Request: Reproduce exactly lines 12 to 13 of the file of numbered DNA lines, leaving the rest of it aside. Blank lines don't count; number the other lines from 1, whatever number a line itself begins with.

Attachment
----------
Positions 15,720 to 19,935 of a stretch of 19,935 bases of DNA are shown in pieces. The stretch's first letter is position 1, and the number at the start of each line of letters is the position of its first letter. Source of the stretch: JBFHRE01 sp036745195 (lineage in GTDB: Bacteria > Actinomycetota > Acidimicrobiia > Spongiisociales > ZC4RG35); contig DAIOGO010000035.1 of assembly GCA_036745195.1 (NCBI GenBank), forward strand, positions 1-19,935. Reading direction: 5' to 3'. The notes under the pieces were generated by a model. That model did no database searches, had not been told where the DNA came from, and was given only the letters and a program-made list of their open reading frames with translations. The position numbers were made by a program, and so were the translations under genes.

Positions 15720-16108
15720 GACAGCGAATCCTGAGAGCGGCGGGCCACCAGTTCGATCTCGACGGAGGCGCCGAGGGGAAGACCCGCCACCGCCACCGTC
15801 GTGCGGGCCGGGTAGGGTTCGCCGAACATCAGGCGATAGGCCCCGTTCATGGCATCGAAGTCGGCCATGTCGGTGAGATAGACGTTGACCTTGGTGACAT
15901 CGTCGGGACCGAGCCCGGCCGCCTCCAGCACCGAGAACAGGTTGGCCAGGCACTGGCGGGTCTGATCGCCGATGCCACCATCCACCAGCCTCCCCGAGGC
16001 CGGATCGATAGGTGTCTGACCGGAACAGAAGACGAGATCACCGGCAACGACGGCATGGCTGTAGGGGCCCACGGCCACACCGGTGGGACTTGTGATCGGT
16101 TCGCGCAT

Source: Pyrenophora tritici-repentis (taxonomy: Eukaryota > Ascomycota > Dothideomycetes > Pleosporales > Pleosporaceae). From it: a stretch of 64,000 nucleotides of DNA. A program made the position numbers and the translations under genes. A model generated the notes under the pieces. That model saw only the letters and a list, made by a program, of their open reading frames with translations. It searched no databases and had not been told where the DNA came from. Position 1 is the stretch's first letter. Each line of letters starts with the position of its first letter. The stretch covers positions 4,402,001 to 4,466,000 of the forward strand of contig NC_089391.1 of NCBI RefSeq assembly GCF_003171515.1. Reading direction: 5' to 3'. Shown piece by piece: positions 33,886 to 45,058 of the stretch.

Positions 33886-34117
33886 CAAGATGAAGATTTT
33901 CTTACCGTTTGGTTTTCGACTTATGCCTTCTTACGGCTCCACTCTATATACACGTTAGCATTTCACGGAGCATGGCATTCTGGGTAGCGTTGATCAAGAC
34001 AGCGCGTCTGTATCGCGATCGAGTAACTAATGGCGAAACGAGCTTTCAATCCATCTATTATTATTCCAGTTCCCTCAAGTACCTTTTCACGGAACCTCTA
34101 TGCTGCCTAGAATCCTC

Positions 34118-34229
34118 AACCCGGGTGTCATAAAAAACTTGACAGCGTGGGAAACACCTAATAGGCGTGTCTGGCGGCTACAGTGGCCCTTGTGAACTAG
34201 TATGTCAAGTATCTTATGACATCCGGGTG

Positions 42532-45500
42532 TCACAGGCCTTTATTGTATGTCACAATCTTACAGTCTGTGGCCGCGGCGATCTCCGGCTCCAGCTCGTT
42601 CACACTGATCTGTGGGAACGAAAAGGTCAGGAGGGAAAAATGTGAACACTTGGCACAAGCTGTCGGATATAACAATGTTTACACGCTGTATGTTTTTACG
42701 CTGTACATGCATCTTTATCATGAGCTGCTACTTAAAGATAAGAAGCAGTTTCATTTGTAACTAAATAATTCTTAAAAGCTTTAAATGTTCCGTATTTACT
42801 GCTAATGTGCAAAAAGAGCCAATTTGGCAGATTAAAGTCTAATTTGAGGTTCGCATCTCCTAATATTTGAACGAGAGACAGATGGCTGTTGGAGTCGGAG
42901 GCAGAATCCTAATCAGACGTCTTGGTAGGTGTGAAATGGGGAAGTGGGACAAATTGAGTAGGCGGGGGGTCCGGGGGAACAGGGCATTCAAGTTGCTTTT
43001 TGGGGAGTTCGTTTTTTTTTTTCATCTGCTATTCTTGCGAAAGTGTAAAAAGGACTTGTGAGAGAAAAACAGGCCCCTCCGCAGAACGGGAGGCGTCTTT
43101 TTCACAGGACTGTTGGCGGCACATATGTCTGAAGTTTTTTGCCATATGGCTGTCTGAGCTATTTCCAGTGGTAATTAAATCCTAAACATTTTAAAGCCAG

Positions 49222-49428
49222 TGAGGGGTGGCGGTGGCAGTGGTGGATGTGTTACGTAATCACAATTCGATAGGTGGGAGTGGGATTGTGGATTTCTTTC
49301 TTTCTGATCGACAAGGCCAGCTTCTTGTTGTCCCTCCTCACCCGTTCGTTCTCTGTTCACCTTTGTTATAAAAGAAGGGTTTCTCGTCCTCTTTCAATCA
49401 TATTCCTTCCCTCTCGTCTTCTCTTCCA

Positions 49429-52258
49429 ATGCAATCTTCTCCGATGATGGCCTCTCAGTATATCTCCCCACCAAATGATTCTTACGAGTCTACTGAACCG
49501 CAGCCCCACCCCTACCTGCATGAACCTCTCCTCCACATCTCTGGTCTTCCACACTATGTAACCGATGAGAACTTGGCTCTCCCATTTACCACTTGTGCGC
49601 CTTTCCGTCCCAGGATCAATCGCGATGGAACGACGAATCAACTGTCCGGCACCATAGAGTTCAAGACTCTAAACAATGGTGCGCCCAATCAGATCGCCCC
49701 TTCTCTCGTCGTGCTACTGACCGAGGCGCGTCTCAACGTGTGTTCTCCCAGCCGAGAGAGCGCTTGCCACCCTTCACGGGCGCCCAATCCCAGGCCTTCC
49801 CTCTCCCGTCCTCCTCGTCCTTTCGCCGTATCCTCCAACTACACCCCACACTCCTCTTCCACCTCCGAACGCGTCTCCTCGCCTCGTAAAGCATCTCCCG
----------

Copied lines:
34001 AGCGCGTCTGTATCGCGATCGAGTAACTAATGGCGAAACGAGCTTTCAATCCATCTATTATTATTCCAGTTCCCTCAAGTACCTTTTCACGGAACCTCTA
34101 TGCTGCCTAGAATCCTC